Recent research from the University of Minnesota has shown a strong link between youths with mental health issues, and both their experiences with foster care or parental incarceration.
This study was based on data from a 2019 survey. It included 110,000 students in grade 8 through 11 in Minnesota public schools. The results showed that youth who had been in foster care or had a parent in prison reported the most severe mental health symptoms. Many of these youth were of color and lived in rural communities.
The study showed that youth who had been in foster care or had a parent in prison at one point in their lives were more likely to experience anxiety, depression, suicidal thoughts, and mental health diagnoses.
This study is part of a larger research project that aims to examine subgroups of youth who have experienced parental incarceration. This study focused on people who were involved in foster care and parental incarceration.
Luke Muentner, one the study’s authors, said that it was possible to examine all these cross-sections of experiences and link what they mean for mental health. “We measured mental health across many outcomes. We assessed their anxiety, depression, self-harm behavior, suicide attempt and attempted suicide. Finally, we determined if they had ever been diagnosed with a mental illness and received treatment.
These disparities were found to be significant across race, ethnicity, socioeconomic standing and geographical region. Black, Latino, and Native American youth are more likely to be placed in foster care and parental incarceration than white youth. This study also showed that disparities were more prevalent among youth who had experienced both.
This was true even for children in poverty or who lived in rural Minnesota communities.
Black youth accounted for around 6% of the total survey population. However, nearly 11% of those who were subject to both foster care and parental incarceration were Black. Similar results were seen for Latino students who made up 9% of the total sample, but represented 16% of those who had experienced both.
Only 1% of students were Native Americans, but they made up 11% of those who had experienced both systems. These numbers contrast starkly with those of white youth who made up 71%, but who accounted for 45% among those who have experienced both systems.
“It doesn’t surprise me that these numbers are so high,” Jessica Rogers, executive director of Connections to Independence, said. This local organization offers support for foster youth. “That’s the systemic world we live in, and how it was created.
Muentner stated that youth who have had to deal with both the penal system and the foster system are more likely than those who have been exposed to the penal system.
He stated that even though there are no racial or poverty disparities, and even when you adjust for youth who have experienced one of these systems, those at the crossroads can still suffer the most severe outcomes. It is quite poignant that we have significantly higher chances of experiencing these experiences than peers who have never been exposed to the criminal, legal, or child welfare systems.
Students were asked to share their mental health experiences and any treatment received. Both systems were nearly twice as common in those who had experienced them than the rest of the survey sample.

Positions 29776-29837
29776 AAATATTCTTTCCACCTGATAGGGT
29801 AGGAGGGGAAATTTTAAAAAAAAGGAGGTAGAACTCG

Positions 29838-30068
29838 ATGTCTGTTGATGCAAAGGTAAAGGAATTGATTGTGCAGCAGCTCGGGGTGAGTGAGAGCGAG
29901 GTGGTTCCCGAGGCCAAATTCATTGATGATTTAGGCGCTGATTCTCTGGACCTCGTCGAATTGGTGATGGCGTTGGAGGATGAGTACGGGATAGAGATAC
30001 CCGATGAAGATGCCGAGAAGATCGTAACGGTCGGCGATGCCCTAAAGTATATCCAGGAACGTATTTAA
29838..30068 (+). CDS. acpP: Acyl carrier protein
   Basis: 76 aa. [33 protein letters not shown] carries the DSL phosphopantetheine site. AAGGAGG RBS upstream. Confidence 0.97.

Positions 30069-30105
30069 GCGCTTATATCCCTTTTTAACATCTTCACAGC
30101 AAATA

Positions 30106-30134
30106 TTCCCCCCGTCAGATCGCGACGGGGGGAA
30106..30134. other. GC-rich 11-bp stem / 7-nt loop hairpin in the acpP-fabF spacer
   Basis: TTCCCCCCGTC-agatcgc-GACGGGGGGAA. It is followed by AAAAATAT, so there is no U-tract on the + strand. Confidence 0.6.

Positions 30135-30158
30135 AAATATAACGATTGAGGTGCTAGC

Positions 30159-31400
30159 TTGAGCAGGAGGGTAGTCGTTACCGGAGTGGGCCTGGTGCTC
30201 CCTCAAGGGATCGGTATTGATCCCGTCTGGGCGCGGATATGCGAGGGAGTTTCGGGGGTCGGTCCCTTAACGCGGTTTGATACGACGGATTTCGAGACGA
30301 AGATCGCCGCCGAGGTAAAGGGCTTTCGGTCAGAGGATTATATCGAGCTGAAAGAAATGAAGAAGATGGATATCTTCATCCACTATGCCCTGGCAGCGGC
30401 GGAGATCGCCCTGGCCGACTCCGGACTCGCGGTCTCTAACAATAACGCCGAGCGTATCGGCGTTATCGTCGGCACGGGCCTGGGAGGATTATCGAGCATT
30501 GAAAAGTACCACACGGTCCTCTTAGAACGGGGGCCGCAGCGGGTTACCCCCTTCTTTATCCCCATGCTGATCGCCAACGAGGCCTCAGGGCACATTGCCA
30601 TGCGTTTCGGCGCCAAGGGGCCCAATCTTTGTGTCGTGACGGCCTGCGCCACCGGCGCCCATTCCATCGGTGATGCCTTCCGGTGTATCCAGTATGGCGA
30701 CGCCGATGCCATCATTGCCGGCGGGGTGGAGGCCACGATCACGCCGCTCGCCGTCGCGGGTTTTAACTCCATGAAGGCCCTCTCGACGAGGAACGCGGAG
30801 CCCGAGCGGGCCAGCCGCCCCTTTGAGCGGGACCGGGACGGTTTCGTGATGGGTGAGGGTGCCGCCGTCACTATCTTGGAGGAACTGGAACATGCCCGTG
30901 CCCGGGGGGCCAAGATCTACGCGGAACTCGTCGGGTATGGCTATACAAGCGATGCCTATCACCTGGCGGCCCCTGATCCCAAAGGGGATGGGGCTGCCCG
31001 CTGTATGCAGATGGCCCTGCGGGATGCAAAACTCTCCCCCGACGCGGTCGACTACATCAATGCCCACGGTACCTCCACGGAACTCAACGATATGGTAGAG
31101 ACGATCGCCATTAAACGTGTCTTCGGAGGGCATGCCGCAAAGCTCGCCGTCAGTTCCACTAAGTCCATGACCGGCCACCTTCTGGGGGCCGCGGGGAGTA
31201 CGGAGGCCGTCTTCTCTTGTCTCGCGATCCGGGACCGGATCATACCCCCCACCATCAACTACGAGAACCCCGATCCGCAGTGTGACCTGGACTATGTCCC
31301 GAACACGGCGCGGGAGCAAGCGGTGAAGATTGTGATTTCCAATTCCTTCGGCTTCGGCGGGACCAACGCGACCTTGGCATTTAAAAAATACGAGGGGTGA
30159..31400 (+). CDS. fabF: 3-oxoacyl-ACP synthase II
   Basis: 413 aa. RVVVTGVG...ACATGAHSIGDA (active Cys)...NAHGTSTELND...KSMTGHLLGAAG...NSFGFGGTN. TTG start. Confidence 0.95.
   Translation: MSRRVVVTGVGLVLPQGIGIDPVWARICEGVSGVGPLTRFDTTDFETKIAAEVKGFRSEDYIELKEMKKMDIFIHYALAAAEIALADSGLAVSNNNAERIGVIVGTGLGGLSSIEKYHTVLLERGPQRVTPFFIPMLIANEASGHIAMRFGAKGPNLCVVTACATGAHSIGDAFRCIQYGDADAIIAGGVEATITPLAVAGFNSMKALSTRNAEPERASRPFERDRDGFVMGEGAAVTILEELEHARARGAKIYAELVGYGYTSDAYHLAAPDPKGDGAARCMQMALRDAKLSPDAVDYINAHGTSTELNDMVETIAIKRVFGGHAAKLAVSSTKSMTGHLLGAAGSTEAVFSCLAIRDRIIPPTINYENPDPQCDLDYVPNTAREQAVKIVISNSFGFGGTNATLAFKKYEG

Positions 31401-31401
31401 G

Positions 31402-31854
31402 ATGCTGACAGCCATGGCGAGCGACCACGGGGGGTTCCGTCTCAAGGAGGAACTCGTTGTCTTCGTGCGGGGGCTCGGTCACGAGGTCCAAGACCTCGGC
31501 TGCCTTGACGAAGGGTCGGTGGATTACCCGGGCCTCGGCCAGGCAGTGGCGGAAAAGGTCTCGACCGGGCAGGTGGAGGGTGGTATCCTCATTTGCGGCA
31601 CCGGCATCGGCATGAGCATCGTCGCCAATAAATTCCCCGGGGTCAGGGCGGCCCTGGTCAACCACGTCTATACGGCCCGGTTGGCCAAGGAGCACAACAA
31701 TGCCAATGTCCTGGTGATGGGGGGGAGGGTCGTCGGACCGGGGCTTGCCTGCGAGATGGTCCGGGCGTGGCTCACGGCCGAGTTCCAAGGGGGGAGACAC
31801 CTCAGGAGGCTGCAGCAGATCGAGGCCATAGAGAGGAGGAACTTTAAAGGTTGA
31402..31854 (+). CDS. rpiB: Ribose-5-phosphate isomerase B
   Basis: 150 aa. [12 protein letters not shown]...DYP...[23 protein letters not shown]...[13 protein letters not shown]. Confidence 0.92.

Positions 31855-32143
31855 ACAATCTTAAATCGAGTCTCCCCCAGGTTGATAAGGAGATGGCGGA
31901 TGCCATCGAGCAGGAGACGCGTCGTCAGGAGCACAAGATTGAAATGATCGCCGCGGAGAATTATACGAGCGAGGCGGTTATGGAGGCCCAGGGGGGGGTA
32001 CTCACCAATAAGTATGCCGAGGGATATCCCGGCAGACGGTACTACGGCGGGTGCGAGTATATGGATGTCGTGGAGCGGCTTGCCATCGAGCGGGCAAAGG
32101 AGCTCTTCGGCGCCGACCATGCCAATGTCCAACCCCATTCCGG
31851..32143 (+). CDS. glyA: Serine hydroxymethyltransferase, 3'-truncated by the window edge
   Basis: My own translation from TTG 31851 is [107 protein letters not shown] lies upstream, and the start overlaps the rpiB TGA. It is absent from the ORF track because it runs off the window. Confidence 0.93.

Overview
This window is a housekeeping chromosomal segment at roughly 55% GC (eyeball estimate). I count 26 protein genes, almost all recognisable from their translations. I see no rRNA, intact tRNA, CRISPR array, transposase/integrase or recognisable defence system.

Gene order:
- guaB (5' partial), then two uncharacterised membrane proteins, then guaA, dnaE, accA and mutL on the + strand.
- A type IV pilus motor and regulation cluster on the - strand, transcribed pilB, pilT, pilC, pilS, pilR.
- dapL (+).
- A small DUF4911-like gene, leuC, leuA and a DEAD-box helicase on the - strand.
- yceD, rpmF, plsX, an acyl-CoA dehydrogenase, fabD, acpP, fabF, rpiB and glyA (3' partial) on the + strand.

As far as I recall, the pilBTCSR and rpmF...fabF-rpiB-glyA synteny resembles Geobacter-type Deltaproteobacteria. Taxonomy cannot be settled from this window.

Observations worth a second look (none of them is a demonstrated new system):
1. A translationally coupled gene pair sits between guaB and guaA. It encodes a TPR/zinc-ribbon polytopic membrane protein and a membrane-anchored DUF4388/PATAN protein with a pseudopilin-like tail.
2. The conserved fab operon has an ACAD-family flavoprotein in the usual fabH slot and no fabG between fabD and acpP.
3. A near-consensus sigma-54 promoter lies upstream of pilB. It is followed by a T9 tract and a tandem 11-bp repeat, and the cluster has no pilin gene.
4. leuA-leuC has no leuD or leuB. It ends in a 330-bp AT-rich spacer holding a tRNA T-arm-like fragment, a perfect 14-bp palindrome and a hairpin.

The full sample had 26% of the respondents reporting anxiety. This compares to 44% who were in foster care and parental incarceration. Similar results were found for depression in the sample. However, that number nearly doubled among those who had experienced both parental incarceration or foster care.
Connections to Independence (C2i), which works with youth aged 14-25, supports both those who are in or have been out of foster care. They offer classes in counseling, case management, and support for workforce development and support.
She said that many mental health problems arise in foster children because of the removal of their home. This is extremely traumatizing for them. “Then, a lot more of our children move from foster home in foster homes, which adds to trauma.”
Rogers stated that foster youth experience PTSD twice as often than veterans.
She said, “When you don’t know if your gonna be in the same home, you don’t know what’s happening with your family and with your siblings. There’s gonna a very high degree of anxiety.”
Youth at C2i experienced increased anxiety and depression during the pandemic. Rogers stated that in her 14 years of service to the organization, there had been one suicide attempt. There were four suicide attempts in the first year of COVID.
Rogers stated that there are some young people in our organization who don’t attend our group sessions or participate in our activities because it’s too overwhelming. Or they will be triggered by certain behaviors.
What are the findings?
Muentner stated that the significant differences and gaps in the numbers of youth who have experienced these systems tell a lot about society.
Muentner stated that Muentner believes it speaks volumes about systematic racism and the disproportionate policing of both the criminal legal system as well as the child welfare system. This just shows how families of color, those in poverty, and those living in less well-off communities are subject to systematic surveillance at an disproportionate rate. This makes them more susceptible to being exposed to each system and can lead to adverse health outcomes.